down, she gets a refund. If higher they eat it. She should also
report them to the BBB in the location of the business so this
happens to no other clients, the JVC and other professional
organizations they claim to be members of should also get a memo
making them aware of the company’s unethical practises…after all it
is quite unethical from any perspective to represent a diamond as
being of x quality and certified by x authority then to not have the
certificate enclosed with the purchase…that would have made me think
twice at the beginning of the incident.

Being a good consumer is part of dealing with jewelry stores…
independent jewelers are far more ethical on the whole than any
chain out there- considering chains rarely make their wares, and just
order them from a Stuller or Hoover and Strong catalogues, or some
rep for a line that offers them some incentive and then have some
subcontractor set the stones for them… I find chain jewerly stores
really distatsteful, and out to rip-off the public (recently I went
into a Jared Gallery just to see what they had, never been in one
before, I asked the salesperson about some sapphires, and some
tourmaliones and was told that the sapphires were “high quality blue
tanzanite"s and the tourmalines were " natural Chezchoslovakian
alexandrites”…crazy! They had no clue what stone clssifications
were, or what they had to sell, and they couldn’t define for me “
gold d’ore” that they were selling. The place makes lots of cash
though…I guess consumers are just uneducated, or gullible!. ), same
goes for unethical jewelers- they should all be excommunicated from
the industry!

rer


#6
Six weeks later she contacted them and was told that the diamond
was at GIA and they'd get back to her. A few days later they told
her the diamond never was sent to GIA 

Well, Janet, that’s about all you need to know, right there. And,
yes, a recognized diamond dealer can send in the number to either
GIA or AGS and get the cert without physically sending the stone.
Plus I got an AGS certified stone that had a GIA number lasered on it
once - ended up with both certs.

February Rap on the VS1 stone is $15,300, VS2 is $12,300. Do the
arithmetic (x 1.56) and you get a $4680 difference. Add another
thousand or more for being not ideal and not GIA.

She wuz robbed, but not really because presumably nobody twisted her
arm… And of course the above is 100% Rap.

not behaved in a very professional manner 

Yea, they’re liars, as your first quote shows. What to do? What’s
going to happen is entirely up to your client. What I would probably
do in your shoes is try to make her my client. Forget the retailer -
get an offer on her original stone and try to cut a deal for a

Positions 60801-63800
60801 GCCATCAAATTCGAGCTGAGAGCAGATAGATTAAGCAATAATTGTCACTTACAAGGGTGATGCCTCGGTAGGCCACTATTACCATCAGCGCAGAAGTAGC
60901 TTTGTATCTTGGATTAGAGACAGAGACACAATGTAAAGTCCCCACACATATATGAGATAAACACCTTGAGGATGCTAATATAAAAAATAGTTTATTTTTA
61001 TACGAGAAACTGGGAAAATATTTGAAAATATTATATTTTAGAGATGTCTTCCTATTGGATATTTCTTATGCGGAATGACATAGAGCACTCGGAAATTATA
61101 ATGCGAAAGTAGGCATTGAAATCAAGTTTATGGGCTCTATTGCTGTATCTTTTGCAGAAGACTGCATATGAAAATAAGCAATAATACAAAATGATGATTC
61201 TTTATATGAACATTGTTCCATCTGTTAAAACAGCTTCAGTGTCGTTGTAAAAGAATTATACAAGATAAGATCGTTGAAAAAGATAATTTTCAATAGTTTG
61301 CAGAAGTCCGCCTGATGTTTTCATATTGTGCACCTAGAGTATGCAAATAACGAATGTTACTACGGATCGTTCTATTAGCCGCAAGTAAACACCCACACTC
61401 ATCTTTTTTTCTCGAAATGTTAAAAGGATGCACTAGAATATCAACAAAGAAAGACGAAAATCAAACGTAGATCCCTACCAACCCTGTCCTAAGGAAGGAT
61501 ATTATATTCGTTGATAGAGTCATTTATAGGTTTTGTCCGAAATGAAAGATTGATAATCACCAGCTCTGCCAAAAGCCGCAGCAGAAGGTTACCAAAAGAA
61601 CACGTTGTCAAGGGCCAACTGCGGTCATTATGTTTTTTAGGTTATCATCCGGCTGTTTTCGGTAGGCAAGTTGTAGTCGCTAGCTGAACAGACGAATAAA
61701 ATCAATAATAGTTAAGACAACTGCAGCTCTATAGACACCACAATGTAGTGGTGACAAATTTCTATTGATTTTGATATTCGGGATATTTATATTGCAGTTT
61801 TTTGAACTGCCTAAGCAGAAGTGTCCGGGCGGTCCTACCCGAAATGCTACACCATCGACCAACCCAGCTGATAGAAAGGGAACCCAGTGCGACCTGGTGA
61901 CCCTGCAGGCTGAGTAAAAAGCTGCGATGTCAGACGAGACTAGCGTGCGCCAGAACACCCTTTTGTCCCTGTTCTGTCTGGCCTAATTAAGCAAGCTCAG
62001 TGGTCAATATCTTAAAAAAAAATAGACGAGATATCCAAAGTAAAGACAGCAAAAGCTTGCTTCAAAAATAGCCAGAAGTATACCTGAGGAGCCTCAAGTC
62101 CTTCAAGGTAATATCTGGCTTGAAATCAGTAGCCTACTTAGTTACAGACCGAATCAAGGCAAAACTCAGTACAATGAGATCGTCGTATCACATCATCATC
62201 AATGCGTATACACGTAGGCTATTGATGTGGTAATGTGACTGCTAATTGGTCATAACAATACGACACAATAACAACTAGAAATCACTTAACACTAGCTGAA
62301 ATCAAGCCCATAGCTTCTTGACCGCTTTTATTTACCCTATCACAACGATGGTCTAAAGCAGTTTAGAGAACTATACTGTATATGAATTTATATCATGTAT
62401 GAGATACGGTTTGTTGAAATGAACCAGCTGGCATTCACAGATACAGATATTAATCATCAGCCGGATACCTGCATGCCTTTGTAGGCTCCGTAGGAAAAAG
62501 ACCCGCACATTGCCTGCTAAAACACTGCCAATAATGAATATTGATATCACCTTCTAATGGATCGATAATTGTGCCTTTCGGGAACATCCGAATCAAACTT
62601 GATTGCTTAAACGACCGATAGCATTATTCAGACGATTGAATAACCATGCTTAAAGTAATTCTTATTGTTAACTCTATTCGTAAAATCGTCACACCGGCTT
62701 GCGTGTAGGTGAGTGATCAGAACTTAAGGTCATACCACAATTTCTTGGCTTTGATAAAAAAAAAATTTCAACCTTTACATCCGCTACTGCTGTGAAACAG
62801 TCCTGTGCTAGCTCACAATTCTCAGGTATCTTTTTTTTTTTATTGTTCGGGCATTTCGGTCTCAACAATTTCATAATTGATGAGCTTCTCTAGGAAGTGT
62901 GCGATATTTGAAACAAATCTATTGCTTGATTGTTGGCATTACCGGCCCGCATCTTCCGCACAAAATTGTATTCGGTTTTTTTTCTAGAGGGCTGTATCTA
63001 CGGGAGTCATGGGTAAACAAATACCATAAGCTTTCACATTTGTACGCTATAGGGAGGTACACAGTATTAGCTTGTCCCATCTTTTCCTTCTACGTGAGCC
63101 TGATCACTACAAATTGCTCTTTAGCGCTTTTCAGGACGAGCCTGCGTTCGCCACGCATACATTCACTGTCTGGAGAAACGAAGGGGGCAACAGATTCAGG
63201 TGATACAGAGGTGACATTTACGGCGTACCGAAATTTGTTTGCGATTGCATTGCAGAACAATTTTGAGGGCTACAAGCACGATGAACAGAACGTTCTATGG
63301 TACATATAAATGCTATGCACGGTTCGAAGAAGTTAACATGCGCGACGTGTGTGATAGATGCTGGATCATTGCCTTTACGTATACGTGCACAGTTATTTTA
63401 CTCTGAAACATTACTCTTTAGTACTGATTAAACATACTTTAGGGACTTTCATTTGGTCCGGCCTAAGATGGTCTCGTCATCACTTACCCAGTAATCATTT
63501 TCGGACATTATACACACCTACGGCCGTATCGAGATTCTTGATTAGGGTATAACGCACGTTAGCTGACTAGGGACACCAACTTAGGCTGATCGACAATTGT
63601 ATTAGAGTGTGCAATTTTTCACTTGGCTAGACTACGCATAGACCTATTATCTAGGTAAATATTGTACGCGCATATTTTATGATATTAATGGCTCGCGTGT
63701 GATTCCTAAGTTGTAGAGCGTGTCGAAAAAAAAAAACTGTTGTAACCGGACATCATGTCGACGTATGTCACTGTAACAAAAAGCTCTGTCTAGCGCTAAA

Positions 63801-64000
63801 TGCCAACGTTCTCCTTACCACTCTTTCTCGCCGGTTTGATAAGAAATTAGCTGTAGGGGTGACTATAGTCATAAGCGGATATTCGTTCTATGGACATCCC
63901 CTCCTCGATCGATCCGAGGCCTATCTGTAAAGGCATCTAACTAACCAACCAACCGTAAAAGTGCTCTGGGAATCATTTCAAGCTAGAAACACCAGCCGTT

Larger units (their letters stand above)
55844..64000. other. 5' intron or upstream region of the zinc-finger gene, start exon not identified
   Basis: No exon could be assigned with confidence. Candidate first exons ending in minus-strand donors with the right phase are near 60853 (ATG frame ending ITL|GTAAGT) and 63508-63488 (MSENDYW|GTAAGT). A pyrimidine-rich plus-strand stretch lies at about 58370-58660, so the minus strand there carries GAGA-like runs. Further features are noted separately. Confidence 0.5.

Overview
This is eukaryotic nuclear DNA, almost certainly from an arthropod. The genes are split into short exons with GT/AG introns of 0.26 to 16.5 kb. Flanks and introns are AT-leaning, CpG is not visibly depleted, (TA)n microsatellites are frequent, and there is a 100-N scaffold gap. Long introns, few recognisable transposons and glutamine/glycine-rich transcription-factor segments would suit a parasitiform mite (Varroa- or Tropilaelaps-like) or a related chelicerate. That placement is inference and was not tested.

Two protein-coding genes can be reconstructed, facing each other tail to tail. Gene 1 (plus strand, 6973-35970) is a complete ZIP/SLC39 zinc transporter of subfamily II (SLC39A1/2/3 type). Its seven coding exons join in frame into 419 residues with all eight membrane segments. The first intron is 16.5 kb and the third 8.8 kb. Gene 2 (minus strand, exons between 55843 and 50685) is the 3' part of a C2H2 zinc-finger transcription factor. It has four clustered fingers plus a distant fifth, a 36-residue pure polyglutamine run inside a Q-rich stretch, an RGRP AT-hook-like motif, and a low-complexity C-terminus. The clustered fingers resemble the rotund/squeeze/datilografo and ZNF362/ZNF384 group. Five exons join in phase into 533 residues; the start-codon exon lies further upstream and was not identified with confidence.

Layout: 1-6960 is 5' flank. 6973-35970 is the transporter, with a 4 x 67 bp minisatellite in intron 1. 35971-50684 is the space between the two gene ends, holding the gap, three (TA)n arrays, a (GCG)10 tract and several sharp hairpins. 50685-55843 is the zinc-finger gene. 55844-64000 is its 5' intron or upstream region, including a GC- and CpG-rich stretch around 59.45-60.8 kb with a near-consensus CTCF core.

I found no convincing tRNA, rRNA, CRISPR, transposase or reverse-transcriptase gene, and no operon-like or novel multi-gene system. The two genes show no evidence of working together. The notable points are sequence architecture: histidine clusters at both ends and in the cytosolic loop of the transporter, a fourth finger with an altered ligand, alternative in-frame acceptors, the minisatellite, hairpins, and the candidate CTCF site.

larger one. $2000 is around 10% of Rap, not a big deal, really. It’s
the tax on the original sale…

My personal feeling is that the retailers are sharks at best and
retarded people at worst - dealing with them or suing them is going
to be unsatisfactory and likely not profitable for your client -
legal fees, caveat emptor and all that. Just my own feeling.

As usual, what is larger? She has a 1.56 - a two carat is just
discernably larger. That’s $23,800 Rap for D/VS1 (x 2…), which
makes the $2,000 or suing for double that pale in comparison… A
three carater will REALLY be larger and that’s a 100k stone in the
same quality… She needs to get her priorities straight…


#7

Hi Gang,

I feel sorry for the person who didn’t get the cert with the
stone/item.

But it seems to me that the customer has to take some of the
responsibility. If a normal person buys a high priced item & is told
that it comes with some paper work, other than the receipt,
specifying the size & quality etc. of the item & doesn’t ask for the
paper work the fault can’t all be with the seller.

If I purchased a high ticket item & it came with a cert, title,
deed, etc, I’d be sure to take it with me or at the very least get a
date when it will be delivered. Then if it isn’t in my hands by the
specified date I’d be all over the seller until I had it or my money
back.

It’s about time people learn to take some responsibility for their
own actions. The other guy isn’t always at fault.

Dave


#8

OK, here is MY take on what MAY have happened:

10 years ago, a diamond dealer buys a 1.56 carat diamond complete
with an AGS certificate stating its clarity grade as VS-2. Being an
experienced dealer, he realizes that this particular stone has not
only an incredible cut, but is an excellent candidate for a VS-1
grade.

(Everyone here does know that diamond clarity grades are 100%
subjective, with no set or easily discernible cut off’s, don’t they?)

This dealer sends the diamond off to GIA, where, Viola!, it is given
the grade of VS-1 that the dealer felt it deserved, along with the
’ideal cut’ designation.

(in addition, there REALLY is no concrete rule for what range of
measurements EXACTLY qualifies as ideal cut, especially between two
different certifying companies.)

The diamond dealer discards the AGS certificate, which in his mind
has been shown to be inaccurate by the GIA graders, and sells the